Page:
Elephant and pink tulips,
elephant and yellow tulips.
Lucknow Shimmer was set into motion by my personal discovery of Guillaume de Machaut’s music. A number of the fourteenth century French composer’s works beckoned me with captivating melodies, harmony, and expression for partial inclusion in a new composition. From this abundance of possible choices emerged Douce Dame Jolie, with a bracing melody by Machaut using virelai form.
While considering the song as a basis for composition, I recognized how its tones complied with Kafi Thaat from Hindustani music, with the exception of two accidentals, and imagined a work with three sections of equal duration drawing upon the melodic template shared by Douce Dame Jolie and Kafi Thaat. Machaut’s song would appear at the beginning of each section, intoned by a different instrument each time, followed by similarly diverse instruments playing through-composed music. Joining the melody instruments, I decided to use one lower-pitched composite skin drum for the first section, a higher-pitched composite skin drum for the second section, and a combination of both composite skin drums for the concluding third section, all playing through-composed music as well. (I do not tune my percussion sounds in the Indian manner, and they also vary from the sounds of the actual Indian percussion instruments from which they are derived.)
Together with the melody instruments and skin drums, I added two percussion ostinati born from dance music, which merge unexpectedly and seamlessly with my composed music, together with a tamboura drone.
Taking advantage of a large record shop where used CDs are sold very inexpensively, I had opportunity to listen more closely to artists like Michael Jackson, Earth, Wind and Fire, and Sade; all music that had appealed to me previously through cursory radio listening. No doubt, it was exposure to this American popular music, or European in the case of Sade, that led to the inclusion of dance music influences in my new composition, including incorporating variations of two phrases from Sade’s No Ordinary Love into each of the three sections. These brief interpellations necessitated adding Komal Dhaivata (lowered sixth) to Kafi Thaat. Additionally, I was even inspired to write an article about the music of Michael Jackson titled, “That Rhythm Dance You Into Sunlight.”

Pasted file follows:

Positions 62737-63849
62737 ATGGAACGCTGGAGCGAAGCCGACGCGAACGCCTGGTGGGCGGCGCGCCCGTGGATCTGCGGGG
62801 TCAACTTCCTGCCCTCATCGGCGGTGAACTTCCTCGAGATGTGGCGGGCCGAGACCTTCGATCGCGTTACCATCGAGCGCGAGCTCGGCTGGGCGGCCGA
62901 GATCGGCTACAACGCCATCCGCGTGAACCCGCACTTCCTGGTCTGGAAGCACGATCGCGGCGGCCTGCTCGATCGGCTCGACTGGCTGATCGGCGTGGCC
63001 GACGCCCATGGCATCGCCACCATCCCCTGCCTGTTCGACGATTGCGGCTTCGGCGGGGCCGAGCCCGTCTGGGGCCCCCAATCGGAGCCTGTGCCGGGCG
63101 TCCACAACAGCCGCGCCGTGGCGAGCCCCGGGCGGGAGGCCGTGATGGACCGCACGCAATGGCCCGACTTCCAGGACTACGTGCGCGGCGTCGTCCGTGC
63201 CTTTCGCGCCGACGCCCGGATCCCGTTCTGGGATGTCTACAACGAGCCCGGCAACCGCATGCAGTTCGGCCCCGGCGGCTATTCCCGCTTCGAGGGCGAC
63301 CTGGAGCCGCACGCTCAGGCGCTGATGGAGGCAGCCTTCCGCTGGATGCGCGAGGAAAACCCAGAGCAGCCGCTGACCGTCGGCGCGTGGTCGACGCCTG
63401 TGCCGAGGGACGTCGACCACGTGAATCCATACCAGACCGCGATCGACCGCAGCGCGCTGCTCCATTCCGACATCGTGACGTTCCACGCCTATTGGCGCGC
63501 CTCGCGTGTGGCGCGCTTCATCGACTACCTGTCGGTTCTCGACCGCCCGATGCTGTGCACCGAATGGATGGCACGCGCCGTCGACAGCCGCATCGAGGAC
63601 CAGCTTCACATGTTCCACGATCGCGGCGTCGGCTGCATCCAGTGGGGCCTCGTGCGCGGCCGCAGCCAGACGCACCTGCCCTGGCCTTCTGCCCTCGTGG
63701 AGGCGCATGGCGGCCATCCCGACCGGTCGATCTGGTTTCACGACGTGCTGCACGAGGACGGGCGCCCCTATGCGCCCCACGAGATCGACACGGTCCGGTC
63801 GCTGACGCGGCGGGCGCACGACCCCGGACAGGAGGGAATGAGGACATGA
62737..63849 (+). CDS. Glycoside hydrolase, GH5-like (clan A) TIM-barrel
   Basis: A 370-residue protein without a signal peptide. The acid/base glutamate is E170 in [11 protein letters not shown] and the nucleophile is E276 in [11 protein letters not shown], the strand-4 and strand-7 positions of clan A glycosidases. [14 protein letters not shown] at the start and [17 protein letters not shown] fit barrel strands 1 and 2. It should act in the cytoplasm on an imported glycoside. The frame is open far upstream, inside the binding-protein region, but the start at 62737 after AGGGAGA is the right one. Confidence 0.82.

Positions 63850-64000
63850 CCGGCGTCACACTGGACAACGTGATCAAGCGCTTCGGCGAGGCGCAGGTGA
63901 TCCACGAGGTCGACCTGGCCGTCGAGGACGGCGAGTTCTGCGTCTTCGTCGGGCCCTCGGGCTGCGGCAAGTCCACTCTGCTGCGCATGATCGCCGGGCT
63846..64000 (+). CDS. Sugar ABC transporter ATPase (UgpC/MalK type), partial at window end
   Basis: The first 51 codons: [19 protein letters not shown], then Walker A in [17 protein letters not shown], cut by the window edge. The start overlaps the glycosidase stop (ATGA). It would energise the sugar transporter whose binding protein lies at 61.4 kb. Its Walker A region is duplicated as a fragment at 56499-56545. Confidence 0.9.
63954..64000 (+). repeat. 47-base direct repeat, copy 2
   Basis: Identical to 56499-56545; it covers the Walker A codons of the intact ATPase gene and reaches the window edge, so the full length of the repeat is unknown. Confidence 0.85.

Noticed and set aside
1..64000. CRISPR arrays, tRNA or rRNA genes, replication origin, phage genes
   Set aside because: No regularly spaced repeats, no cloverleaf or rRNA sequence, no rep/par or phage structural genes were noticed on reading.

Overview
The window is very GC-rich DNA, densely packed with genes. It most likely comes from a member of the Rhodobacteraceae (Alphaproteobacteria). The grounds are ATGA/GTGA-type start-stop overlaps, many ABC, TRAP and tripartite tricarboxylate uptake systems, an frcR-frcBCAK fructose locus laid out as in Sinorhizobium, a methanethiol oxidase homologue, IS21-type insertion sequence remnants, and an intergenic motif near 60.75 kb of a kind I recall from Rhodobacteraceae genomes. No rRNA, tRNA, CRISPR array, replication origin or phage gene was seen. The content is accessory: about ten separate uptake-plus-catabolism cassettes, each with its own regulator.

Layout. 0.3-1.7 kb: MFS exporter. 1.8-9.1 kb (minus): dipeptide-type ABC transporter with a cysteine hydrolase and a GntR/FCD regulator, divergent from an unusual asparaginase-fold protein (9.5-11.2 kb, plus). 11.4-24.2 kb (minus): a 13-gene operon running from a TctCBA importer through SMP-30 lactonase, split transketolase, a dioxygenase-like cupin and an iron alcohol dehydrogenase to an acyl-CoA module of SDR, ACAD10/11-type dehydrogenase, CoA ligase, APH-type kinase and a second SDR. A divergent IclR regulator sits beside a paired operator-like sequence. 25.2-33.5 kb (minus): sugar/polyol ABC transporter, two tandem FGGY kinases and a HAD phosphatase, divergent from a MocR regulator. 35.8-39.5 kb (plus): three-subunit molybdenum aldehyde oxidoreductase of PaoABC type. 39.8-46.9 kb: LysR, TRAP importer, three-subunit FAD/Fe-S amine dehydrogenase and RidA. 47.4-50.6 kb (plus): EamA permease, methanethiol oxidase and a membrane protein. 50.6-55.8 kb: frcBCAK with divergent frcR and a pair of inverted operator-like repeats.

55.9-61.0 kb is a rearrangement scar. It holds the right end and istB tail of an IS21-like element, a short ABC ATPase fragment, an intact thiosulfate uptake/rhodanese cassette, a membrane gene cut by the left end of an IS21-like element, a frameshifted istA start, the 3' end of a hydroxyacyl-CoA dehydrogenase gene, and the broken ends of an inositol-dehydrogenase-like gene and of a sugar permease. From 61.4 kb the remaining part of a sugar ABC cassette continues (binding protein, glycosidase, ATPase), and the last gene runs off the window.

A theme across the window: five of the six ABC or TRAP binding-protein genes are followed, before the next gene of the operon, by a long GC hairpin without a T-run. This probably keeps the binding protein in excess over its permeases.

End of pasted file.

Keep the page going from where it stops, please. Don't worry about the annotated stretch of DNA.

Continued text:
Shahnai, clarinet, and trumpet are the primary melody instruments for the three sections, preceded by kalimba, furin bell, and spokes bell intoning Douce Dame Jolie in a high register. A chorus of three cuicas echo the concluding phrases of the Machaut song each time. Lucknow Shimmer ends with a solo fourth sounding of Douce Dame Jolie voiced in alternate fashion by kalimba, furin bell, and spokes bell, again joined by cuicas in the culminating phrases.
Several key rhythmic figures appearing in Lucknow Shimmer, which I elaborate upon with myriad permutations, were originally learned from Swapan Chaudhuri during a tabla workshop I attended in Newbury Park last spring. Part of the workshop was devoted to watching a biographical documentary about the great percussion master, including his growing up in Lucknow, and that fabled city became part of my new work’s title.
Composition on Lucknow Shimmer began last June in Los Angeles, and continued in Kaimuki, an earthy, colorful section of Honolulu, whose name describes an oven where a native food similar to candy is cooked. My first week there, staying in an old stone house situated on the highest street in Kaimuki, was graced with cool breezes, and views down to the ocean were stunning at all times of day and night. When the air became still the following week, and the heat and humidity lived up to my location’s name, I still felt just as inspired to compose, carefully avoiding perspiration drops on my score. More composing followed in Kula, on the island of Maui, and Lucknow Shimmer was completed during August in Los Angeles, where it was begun.
This turned out to be one of the largest programming tasks I’ve ever attempted because Lucknow Shimmer has a single fast tempo of 152 BPM, and the composition is over forty minutes long. More specifically, there were over sixty-thousand individual events to enter one at a time in a language based upon integers.
After much time spent with programming and proofing, I entered the orchestration phase, which always presents unexpected challenges. This time was no different, including my decision to intone Douce Dame Jolie with timbres and octaves previously unimagined, in order to provide contrast for the tone colors and registers found in my composed music.
For the first time, I am making available three varied versions of the same piece, the difference coming from the nature of percussion ostinati employed. The original version has emphatic dance music derived ostinati, while alternate version 1 has the same ostinati at a considerably lower dynamic level, allowing for greater transparency, particularly in the skin drum parts. Alternate version 2 is even more translucent, making use of still softer ostanati from a skin drum and shaker.
My personal favorite version? The original version may be more expressive, and the alternate versions may be more intellectual, relatively speaking. Regardless, I hope you enjoy Lucknow Shimmer, and dancing while listening to the original version is natural. Come to think of it, one really only experiences the shimmer in Lucknow Shimmer with the original version, and so this makes it my favorite, by far. But the two alternates are useful for providing different vantage points into the inner workings of the composition.
Here, in English, are the opening lyrics for Douce Dame Jolie:
Sweet, lovely lady
for god’s sake do not think
that any has sovereignty
over my heart, but you alone.
- Michael Robinson, November 2013, Los Angeles
© 2013 Michael Robinson All rights reserved